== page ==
- London Mayor Sadiq Kahn is seeking input on measures city hall can take to make London a smarter city. The input will be used in developing the Smart London Plan, which is led by the city's first chief digital officer, Theo Blackwell.
- The "listening exercise" asks for ideas on how to collaborate better across all the London boroughs; share data and build greater public trust and security in the use of data; make London more connected and prepared for 5G; equip Londoners with digital skills; and ensure London has responsible, open and inclusive tech.
- Once input is considered, the plan will be written in partnership with Bloomberg Associates and launched at London Tech Week in June.
During the 2017 London Tech Week, Mayor Kahn announced his ambitions to make London the world's "smartest city," noting that London would maintain its global competitiveness and focus on innovation despite Brexit. His focus at the time was primarily on combating climate change, for which he unveiled a new $2 million incubator —dubbed Better Futures — to help small businesses develop green tech products.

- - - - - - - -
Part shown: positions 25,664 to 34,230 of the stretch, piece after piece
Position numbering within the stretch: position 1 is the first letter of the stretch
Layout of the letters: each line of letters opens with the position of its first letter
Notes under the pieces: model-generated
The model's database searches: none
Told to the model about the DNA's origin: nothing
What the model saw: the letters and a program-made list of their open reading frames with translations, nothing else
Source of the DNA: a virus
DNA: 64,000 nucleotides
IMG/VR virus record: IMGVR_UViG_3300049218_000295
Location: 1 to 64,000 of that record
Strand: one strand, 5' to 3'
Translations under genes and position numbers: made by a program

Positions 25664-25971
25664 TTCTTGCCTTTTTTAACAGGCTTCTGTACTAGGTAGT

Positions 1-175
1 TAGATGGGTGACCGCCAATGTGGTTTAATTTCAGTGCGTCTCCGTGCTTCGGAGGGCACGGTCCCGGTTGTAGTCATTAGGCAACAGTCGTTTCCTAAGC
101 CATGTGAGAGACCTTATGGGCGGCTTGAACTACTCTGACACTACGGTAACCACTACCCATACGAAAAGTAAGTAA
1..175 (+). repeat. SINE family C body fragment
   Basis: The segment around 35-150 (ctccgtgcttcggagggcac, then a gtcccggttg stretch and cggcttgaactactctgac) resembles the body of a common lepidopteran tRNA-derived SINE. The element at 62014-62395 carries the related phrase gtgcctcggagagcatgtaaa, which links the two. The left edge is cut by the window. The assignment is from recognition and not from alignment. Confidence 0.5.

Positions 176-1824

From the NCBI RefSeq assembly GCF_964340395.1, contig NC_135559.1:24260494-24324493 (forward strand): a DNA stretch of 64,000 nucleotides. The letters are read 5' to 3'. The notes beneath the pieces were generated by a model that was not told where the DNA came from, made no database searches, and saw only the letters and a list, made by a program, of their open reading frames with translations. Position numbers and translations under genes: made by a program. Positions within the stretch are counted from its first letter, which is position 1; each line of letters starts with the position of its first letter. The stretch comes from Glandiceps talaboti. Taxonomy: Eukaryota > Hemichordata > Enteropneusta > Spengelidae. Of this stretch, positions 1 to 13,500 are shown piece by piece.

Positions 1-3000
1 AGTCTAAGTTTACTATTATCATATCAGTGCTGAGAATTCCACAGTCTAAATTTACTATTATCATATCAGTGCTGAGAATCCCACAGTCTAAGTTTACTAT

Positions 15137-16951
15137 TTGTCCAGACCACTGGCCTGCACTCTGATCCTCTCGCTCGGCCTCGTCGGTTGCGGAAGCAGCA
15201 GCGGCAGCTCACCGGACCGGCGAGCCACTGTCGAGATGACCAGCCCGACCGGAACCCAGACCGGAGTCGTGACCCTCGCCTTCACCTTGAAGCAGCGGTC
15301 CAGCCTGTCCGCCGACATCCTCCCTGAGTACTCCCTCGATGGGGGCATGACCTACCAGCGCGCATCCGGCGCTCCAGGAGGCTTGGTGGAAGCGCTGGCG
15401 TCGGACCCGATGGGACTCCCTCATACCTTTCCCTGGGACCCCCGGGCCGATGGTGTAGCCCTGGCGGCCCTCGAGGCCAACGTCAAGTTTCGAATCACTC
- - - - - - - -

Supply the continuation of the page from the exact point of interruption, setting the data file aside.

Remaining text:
While Kahn has made progress on that goal of tackling climate change — he released a thorough environmental strategy in August and signed the Fossil-Fuel Free Streets Declaration in October — this listening exercise centers primarily around leveraging data analytics and artificial intelligence (AI) to boost the city's digital economy. Furthermore, the Smart London Plan aims to position London as the leading global market for technology and innovation, which may be a challenge as cities like Singapore and New York increase their competitiveness in the tech sector.
London is off to a significant start, however, since Kahn's announcement seven months ago. Under guidance of the Smart London Board, the city has tested police body cameras, air quality sensors and a contactless card ticketing system, but there is certainly room for growth.
"In the future, technologies like immersive virtual reality will be used to engage Londoners about how they want their city to work, and in some cases to co-design, deliver and manage city spaces and services making them more accessible, efficient and responsive to the needs of Londoners," Blackwell wrote in a Medium post. Businesses, city workers and citizens have until the end of March to submit ideas on how to make these future ambitions a reality.